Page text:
Methods for Local Source Water Protection
Communities can use an array of different source water protection methods to prevent contamination of their drinking water supplies.
Some management options involve regulations and ordinances, such as prohibiting or restricting land uses that could release contaminants in critical source water areas. Examples include:
- Targeted inspections and training in areas where source water protection activities are already regulated by state or local governments
- Controls to reduce population density or zoning on land uses that pose a risk to source water
- Prohibitions restrictions on land uses that involve activities that use dangerous substances or on the substances themselves (such as prohibiting gas stations in sensitive ground water areas or restricting the application of pesticides, manure, and sludge)
- Construction and operating standards, such as operating and maintenance practices or product and waste disposal procedures
- Requirements that owners and operators of facilities that pose a potential risk to water supplies obtain local permits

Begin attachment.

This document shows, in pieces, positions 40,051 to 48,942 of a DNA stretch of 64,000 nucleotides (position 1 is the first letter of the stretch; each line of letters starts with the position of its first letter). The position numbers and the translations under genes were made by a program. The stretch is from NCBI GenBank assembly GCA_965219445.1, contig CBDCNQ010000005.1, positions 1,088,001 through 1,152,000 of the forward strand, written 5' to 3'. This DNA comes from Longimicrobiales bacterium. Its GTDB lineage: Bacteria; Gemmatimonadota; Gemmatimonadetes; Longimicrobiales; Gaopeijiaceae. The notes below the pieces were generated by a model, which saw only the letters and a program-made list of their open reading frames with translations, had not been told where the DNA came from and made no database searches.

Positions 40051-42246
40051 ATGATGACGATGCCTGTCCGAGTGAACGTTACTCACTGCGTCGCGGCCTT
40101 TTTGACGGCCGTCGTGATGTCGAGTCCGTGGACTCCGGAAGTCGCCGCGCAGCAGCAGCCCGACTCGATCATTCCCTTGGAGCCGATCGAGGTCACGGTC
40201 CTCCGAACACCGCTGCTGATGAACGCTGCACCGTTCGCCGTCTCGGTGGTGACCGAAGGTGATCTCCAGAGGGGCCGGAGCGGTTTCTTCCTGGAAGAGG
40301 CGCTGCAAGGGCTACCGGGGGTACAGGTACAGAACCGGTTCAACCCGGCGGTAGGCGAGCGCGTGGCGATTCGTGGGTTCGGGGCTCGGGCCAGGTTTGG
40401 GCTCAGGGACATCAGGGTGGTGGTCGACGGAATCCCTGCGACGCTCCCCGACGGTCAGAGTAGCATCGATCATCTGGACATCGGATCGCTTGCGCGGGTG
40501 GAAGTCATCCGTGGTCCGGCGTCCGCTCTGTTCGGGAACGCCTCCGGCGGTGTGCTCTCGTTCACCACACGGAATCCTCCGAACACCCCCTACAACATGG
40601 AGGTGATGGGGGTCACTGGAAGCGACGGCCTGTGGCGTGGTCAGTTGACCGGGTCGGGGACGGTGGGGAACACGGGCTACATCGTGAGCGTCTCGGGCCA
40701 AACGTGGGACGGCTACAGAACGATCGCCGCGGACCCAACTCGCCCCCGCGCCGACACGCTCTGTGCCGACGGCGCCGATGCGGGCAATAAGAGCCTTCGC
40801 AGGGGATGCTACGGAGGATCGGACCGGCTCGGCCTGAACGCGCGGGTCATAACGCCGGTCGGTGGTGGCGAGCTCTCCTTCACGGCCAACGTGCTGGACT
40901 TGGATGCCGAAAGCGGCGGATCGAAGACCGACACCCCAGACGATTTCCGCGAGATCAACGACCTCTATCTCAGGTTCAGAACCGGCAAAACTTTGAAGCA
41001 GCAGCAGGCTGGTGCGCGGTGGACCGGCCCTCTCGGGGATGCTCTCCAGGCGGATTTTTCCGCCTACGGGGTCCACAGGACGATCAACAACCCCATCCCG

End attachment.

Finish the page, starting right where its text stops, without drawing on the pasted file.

Purchased land or conservation easements can serve as a protection zone near the drinking water source. Public water systems are eligible for loans from the Drinking Water State Revolving Fund for this purpose.
Local land trusts, community groups, or others can work cooperatively with local water suppliers to identify properties that qualify for funding or offer their expertise in negotiating acquisitions from willing sellers. Such partnerships can complement the ongoing work of organizations to preserve parts of a watershed or ground water area for other purposes.
- Trust for Public Land - Source Protection Handbook
Public education can increase awareness of threats to drinking water sources, encourage voluntary source water protection, and build support for local initiatives. The first step in a public education effort is to notify businesses and households that they are in a source water protection area.
Drinking water suppliers are required to provide annual reports, called consumer confidence reports, that provide information about source water. This includes a summary of the results of the state's assessment and information on how to obtain a copy of it. These reports may also inform consumers about protection efforts planned or underway and enlist their support.